Vivian Davis Figures, Democratic state senator for District 33, was re-elected to her seat Tuesday despite a contentious race against Pete Riehm, a local real estate broker who ran as a Republican.
“It’s a sacred duty to me to be that public servant,” Figures said Tuesday. “I just can’t say how happy I am that I have been re-elected.”
The race was one of the most closely watched in the state, as few legislative seats in Montgomery are truly competitive. Figures has held the seat for 25 years, but through redistricting, a portion of Spanish Fort is now included in the district. The added votes from conservative Baldwin County meant that state Republican leaders hoped Riehm could flip the district, adding another seat to the Republican supermajority in the state Legislature. District 33 is currently 61% Black.
In the end, Figures was able to hold on to the seat. As of 11:30 p.m., with 100% of the vote counted in Mobile County, Figures won 74% of the vote in that county to Riehm’s 26%, according to the Alabama Secretary of State’s website. In Baldwin County, Riehm dominated: He won 81% of the vote, with 100% of the votes counted. But District 33 is centered in Mobile, and Riehm’s dominance in Spanish Fort was not enough to put him over the top. Vote totals at 11:30 showed that in Mobile and Baldwin Counties, Figures led Riehm 23,027 to 11,356.
Campaign finance records show Riehm raised around $97,000 to Figures’ $274,000.
The race has been contentious, with both sides alleging bad faith tactics. Earlier this year, Riehm sent out a mailer accusing the Democrats of redistricting Spanish Fort into District 33 “in the dead of night” to discount Republican votes. Figures accused Riehm of lying, since Republicans hold a supermajority in the Legislature and controlled redistricting. Riehm later said the mailer was “poorly worded.”
Earlier this week, “M PAC,” a group Secretary of State John Merrill said is not properly registered as a political action committee, sent out a mailer accusing Riehm of attacking the U.S. Capitol on January 6, 2021. Riehm organized a bus to take about 30 people from south Alabama to Washington, D.C., for former President Trump’s rally that day but said he and the group left before the violence began.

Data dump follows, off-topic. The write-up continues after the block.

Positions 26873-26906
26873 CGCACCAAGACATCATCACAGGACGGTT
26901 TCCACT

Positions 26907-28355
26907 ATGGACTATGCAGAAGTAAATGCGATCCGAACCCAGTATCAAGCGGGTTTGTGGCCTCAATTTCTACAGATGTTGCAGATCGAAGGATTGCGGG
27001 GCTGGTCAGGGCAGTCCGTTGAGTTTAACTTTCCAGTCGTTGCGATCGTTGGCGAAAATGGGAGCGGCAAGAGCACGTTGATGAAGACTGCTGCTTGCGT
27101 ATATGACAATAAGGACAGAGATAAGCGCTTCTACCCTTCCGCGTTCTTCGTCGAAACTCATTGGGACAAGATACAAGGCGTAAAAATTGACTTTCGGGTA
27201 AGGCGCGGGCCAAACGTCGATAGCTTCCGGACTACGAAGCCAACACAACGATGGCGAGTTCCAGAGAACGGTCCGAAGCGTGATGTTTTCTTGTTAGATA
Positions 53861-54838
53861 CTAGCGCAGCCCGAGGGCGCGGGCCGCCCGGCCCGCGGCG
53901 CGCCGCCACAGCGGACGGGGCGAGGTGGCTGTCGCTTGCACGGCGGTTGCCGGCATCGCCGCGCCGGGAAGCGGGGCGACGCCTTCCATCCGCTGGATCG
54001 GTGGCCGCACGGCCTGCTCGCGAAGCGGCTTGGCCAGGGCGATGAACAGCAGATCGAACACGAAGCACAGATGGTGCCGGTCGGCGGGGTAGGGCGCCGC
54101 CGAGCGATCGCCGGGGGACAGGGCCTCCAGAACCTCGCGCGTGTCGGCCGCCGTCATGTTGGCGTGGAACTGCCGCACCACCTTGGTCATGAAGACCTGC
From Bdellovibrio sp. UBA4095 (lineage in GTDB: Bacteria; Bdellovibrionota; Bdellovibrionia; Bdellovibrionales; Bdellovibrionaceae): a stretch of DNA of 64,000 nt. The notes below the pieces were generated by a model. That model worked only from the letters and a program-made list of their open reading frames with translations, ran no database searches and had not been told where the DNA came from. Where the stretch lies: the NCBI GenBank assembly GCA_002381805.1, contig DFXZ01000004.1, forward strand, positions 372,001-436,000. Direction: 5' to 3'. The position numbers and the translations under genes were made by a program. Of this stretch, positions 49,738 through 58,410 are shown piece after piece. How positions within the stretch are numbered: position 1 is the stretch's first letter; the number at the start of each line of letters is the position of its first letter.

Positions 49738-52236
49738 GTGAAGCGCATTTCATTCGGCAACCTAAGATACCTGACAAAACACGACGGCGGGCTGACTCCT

Figures denied any involvement for the mailer but has said that Riehm’s involvement at the Capitol on Jan. 6 is concerning and divisive. Riehm called on Figures to denounce the mailer and told AL.com earlier this week that she was “playing games” about not knowing who sent the mailer out.
With the addition of parts of Spanish Fort, Figures said that she will work to connect more with voters in her district in her next term. She has also pitched a “think tank kitchen cabinet committee” made up of people appointed from different communities in the district, which will then bring the concerns of their communities to her.
“I really want to help our citizens to become empowered, so they can become engaged, so they can be educated about the responsibilities and the duties of every level of government,” Figures said Tuesday.
Figures also touted her experience as a professional mediator as an asset for the coastal Alabama community, namely in regard to the $2.7 billion project to replace the Interstate 10 Bayway and Mobile River Bridge. In the state Senate, she sits on several committees, including the Rules, Judiciary and Education Policy committees.
At her victory party Tuesday night, Figures said that education was going to be a priority for her in the next legislative session and creating equal opportunities in education for everyone.
Riehm had promised to put national concerns aside and prioritize the needs of lower income communities in the district, particularly Prichard. He wanted to improve the city’s infrastructure in the area, particularly Prichard’s water system. In addition, Riehm wanted to expand school choice vouchers and increase incentives for economic development, among other issues.
A U.S. Navy Veteran, Riehm is currently a commercial real estate broker and a longtime conservative commentator. He’s hosted a radio show since 2011 called “Common Sense Radio” and has written a column for the conservative political site RenewAmerica.com.
On Jan. 6, Riehm made a comment to local TV news station after the insurrection at the Capitol, saying, “if they feel threatened now, wait until we come back.” Federal court records show that Riehm was interviewed by the FBI in Mobile, but no criminal charges were filed against him.
Figures has held the state senate seat since 1997. She took over the seat after Michael Figures, her late husband who had held the seat since 1978, passed away. Figures previously served on the Mobile City Council.
Other races in coastal Alabama:
– Mobile County Assistant District Attorney Keith Blackwood, a Republican, defeated Moshae Donald, a local attorney running as a Democrat, for Mobile County District Attorney. Blackwood won approximately 61% of the vote to Donald’s 39%, according to the Alabama Secretary of State.
– A referendum in Baldwin County to give the County Commission the power to regulate nuisances, such as noise and pollution, failed to pass. Around 72% of voters in Baldwin County voted against the referendum, which was only for the unincorporated areas of Baldwin County.